In a van from the airport to Haifa, erev Sukkot. It has been a long trip and a long wait and I generally dont talk to fellow travelers unless spoken to, so I am dozing but cant avoid hearing the conversation among the other three passengers, all sabras: a 25-year old college student, returning from a wonderful summer of travel in the US; a 45-year old body-builder and fitness consultant, involved in the health club business in California, coming to visit his mother; a 60-ish businesswoman, involved in clothes boutiques on the east coast, also arriving on what Israelis call a homeland visit. The college girl is a bit wide-eyed as the other two engage in one-upmanship regarding their business and social achievements in America. They have made it over there but there is no place like home, no cooking like Moms. There is a remarkable exchange regarding their awareness that there is some holiday coming up; he cant remember just which one, but is informed that Simchat Torah is soon maybe Tuesday (Sukkot was due to start in a few hours; Simchat Torah the following Thursday ). Thankfully, they too doze off eventually.
The experience of the tens of thousands of Israelis who have emigrated to the far corners of the world, from Miami to Melbourne to Munich, casts in fascinating relief the ongoing dilemma of defining Israeli identity. For many, perhaps the majority of these, the local Jewish community, based on religious belonging, is a foreign body. Their Jewish identity is often limited to Israeliness and manifest in their social contacts with other émigrés, reading the American editions of Israeli newspapers, and ethnic traditions like falafel and Israeli popular music. An identity based on nostalgia is hard to pass on to the next generation; some communities have organized special supplementary school programs for the children of emigrants. Moreover, whether consciously admitted or not, they cannot really excise from their identities the Zionist root, which defines aliyah (going up, immigration to Israel) as a Jewish imperative, and yeridah (going down, emigration) as a kind of betrayal, jumping ship, copping out. The resultant guilt is sometimes expressed as defiance, sometimes as a highly negative view of Israeli society and life, sometimes as of course, this is just a temporary sojourn And interestingly, that Zionist ideological perspective on migration has been absorbed even by those who have never even considered leaving their North American homeland: I have heard American Jewish educators say that they dont like to employ Israeli teachers because they are, by virtue of their emigration, negative role models; and in the 70s and 80s there were many who agreed that there was something not right about Soviet Jews getting out on exit visas to Israel only to change destinations to western Europe or the US once they were free.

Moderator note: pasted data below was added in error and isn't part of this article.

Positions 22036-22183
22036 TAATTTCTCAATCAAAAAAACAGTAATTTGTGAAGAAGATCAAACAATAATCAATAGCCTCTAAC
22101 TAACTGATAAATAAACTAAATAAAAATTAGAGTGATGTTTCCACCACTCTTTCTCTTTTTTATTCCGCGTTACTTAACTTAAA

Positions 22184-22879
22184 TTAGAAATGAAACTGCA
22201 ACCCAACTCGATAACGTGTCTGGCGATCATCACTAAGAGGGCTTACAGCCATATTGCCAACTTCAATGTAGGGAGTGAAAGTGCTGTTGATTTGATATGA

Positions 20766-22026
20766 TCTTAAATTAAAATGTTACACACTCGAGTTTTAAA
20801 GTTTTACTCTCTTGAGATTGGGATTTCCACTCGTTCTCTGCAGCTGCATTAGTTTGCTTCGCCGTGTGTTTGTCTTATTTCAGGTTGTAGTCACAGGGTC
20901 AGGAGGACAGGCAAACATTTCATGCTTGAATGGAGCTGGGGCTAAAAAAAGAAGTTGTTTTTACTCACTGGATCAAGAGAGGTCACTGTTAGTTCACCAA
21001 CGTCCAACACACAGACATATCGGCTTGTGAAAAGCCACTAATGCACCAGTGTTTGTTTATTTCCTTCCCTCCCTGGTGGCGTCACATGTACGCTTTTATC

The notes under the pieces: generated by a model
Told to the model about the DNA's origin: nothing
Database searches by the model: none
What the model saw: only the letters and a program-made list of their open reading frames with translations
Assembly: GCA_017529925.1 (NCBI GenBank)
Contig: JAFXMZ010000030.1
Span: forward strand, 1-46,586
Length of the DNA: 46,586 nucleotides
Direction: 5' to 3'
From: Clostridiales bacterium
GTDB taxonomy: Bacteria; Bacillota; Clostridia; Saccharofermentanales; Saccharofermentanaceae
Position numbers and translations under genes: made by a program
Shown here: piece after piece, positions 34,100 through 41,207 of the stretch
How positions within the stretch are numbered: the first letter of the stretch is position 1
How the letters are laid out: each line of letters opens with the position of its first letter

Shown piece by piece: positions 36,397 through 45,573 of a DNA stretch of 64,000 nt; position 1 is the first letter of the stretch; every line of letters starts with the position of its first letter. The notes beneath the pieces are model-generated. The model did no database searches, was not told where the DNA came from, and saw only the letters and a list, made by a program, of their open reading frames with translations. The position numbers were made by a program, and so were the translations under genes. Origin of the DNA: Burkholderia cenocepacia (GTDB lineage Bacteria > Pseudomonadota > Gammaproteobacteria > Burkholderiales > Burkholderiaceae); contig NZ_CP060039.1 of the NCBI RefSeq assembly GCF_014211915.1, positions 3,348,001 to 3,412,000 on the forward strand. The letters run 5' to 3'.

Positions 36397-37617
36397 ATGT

This dilemma of the conflict between the ideal of living in Israel and the reality of its difficulty is not new. It started with the patriarchs (who spent a lot of time elsewhere), continued through the Talmudic period and affected even the pioneers of the Second Aliyah of the early 20th century, many of whom became the founders of the state while many of their colleagues packed up and went elsewhere within a few years.
The Rambam fled Spain to escape Moslem fundamentalist persecution in the mid 12th century; he got as far as Cairo, where he lived out his life. He wrote (Mishneh Torah, Laws of Kings 5:9):
It is forbidden to emigrate from Palestine and go abroad, unless one goes to study the Torah, or to marry a wife, or to rescue property from heathens, and then returns to Palestine. But one is forbidden to make ones home abroad but if money is scarce and one is unable to earn it and has no savings, one may go to any place where one can make a living. But though one is permitted to emigrate, if one does, the act is not in conformity with the law of saintliness.
How many buts can one put in one short paragraph? It seems that the Rambam here is codifying his and our ambivalence.